U.S. Department of Transportation
Federal Highway Administration
1200 New Jersey Avenue, SE
Washington, DC 20590
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Safety Camera. Source: Getty Images
Speed is a persistent traffic safety issue; particularly in areas with high pedestrian and/or bike users. One effective enforcement strategy that has been utilized is Automated Speed Enforcement (ASE), more recently termed "safety cameras."
However, agencies have often struggled with implementing safety cameras due to citizen concerns, legislative resistance, speeding not being perceived as a safety issue, and privacy issues1. Implementation has also battled the perception that automated enforcement is a "money grab."
Due to the high number of pedestrians and bicyclists, New York City (NYC) had a particular interest in the use of safety cameras. In 2013, pedestrian and bicyclist crashes accounted for 28 percent of all police reported crashes but made up 65 percent of fatalities in New York City. Additionally, unsafe speed was noted as a contributing factor in 7 percent of all crashes but accounted for 25 percent of fatal crashes2.
New York City faced typical oppositions to safety cameras such as legislative restrictions and citizen resistance. They successfully instituted a safety camera program in school zones through several strategies.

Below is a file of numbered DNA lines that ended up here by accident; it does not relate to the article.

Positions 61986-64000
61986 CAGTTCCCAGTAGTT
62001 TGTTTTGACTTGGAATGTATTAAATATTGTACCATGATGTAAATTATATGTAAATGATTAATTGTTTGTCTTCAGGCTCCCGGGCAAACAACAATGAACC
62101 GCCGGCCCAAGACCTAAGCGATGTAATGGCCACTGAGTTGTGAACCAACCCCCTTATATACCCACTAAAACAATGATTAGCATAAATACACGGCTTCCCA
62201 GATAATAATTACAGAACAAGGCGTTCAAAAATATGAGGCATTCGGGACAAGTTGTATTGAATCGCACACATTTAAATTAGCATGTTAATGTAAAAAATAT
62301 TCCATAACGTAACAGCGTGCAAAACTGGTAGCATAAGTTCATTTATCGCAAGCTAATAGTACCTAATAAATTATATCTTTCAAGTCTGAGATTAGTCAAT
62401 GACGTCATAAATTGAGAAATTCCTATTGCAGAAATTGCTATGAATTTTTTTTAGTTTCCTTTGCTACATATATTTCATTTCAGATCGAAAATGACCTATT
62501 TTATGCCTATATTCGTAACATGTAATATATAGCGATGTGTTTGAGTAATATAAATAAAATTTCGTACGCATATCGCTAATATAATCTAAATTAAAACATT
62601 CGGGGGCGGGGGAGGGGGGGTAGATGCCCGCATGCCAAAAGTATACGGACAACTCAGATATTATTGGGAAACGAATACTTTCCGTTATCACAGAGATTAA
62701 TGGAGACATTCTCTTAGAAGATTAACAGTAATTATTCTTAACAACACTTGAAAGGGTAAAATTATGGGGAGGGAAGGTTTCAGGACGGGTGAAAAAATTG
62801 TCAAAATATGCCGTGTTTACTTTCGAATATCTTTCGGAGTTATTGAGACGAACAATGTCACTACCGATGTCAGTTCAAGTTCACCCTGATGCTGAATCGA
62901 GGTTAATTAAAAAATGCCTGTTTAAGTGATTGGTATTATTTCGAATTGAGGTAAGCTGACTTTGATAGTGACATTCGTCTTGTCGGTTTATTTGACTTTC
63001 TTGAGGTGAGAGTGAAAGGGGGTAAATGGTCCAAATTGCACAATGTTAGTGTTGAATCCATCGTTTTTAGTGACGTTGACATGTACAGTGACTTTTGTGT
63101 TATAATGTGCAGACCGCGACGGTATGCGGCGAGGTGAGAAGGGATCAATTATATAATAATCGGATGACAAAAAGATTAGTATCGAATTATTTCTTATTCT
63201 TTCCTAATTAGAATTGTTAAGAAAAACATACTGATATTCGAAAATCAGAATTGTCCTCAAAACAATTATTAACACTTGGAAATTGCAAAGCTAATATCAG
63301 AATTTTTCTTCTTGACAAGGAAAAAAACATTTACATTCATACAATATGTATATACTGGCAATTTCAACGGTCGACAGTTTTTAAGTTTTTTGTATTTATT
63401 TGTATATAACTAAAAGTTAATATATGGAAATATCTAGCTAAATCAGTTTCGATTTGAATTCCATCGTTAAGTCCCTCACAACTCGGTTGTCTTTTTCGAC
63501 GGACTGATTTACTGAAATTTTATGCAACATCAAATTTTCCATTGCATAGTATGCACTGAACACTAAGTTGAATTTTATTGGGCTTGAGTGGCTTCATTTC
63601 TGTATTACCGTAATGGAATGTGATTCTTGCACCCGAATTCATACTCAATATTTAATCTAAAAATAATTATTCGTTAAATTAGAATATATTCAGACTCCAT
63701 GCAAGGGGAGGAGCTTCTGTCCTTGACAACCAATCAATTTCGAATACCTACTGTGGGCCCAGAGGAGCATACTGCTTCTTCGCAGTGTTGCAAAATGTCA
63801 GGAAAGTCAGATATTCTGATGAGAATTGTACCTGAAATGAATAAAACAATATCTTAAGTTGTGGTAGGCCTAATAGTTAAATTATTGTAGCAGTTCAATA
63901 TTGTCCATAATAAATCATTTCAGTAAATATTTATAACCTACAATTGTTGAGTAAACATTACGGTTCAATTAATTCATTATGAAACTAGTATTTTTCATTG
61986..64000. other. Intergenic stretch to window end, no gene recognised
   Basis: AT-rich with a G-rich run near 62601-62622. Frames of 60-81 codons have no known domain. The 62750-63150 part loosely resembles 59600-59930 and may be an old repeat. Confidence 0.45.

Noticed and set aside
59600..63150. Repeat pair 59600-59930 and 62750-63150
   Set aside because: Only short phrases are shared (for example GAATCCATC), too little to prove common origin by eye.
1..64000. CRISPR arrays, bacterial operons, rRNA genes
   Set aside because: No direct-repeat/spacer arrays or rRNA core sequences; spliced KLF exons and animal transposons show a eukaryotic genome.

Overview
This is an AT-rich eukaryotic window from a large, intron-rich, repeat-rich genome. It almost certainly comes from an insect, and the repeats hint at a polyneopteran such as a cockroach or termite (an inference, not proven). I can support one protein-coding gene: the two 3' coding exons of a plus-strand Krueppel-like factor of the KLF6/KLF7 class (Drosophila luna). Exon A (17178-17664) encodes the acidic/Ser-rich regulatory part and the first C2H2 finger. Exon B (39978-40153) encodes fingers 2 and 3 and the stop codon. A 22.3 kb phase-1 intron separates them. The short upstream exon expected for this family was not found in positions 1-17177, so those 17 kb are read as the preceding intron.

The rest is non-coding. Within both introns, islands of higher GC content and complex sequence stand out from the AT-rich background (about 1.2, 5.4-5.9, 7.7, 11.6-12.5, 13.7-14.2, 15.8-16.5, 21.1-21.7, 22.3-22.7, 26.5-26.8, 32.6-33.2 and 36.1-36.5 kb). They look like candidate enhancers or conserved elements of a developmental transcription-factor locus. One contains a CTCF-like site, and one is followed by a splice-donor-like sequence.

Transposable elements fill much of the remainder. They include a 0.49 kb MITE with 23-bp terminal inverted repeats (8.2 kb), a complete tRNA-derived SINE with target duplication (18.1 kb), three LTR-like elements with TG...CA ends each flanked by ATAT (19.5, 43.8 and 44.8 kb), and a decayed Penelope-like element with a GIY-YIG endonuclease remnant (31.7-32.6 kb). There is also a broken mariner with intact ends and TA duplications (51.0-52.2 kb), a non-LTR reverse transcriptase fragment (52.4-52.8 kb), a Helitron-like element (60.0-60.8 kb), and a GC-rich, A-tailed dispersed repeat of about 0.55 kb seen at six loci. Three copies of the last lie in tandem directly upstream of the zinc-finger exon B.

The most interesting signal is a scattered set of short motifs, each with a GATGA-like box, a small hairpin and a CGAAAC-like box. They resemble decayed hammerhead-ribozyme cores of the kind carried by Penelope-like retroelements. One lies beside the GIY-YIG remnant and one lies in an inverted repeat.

The first factor for success in NYC's adoption of safety cameras and addressing crashes in general was the use of a data-driven approach. For instance, the New York Police Department (NYPD) combats traffic crashes by identifying traffic violations that have the greatest impact on crash severity and then focuses on changing the driver behaviors that contribute to these crashes.
Under Vision Zero, crash data were utilized to identify the following six violations that had the greatest impact on safety3:
Corridors for improvements were identified based on where pedestrian deaths and severe injuries were the most concentrated4 and in some cases challenged conventional wisdom about what streets had safety issues. For safety cameras, sites were selected by ranking school zones according to the number of traffic injuries during school hours on school days. Site selection also included the use of speed data, roadway geometry, engineering judgment, and areas identified within Pedestrian Safety Action Plans5.
Advocacy and Outreach
Another factor for success was the active participation of advocacy and community organizations. Groups such as Transportation Alternatives and Families for Safe Streets helped elevate road safety as a priority of the city. Advocacy included events, petitions, use of technical statistics along with personal stories, and even working with faith-based organizations within communities5,6.
Another example was a joint venture between the NYPD and NYDOT to conduct on-street outreach. The Vision Zero Street Teams identify corridors with a significant crash history and pinpoint the types of crashes that occur. Next, the NYPD and NYDOT staff distribute fliers to pedestrians and drivers with safety tips that correspond to the most serious crashes along that corridor. The NYPD also targets enforcement resources to address the violations related to identified crash types3.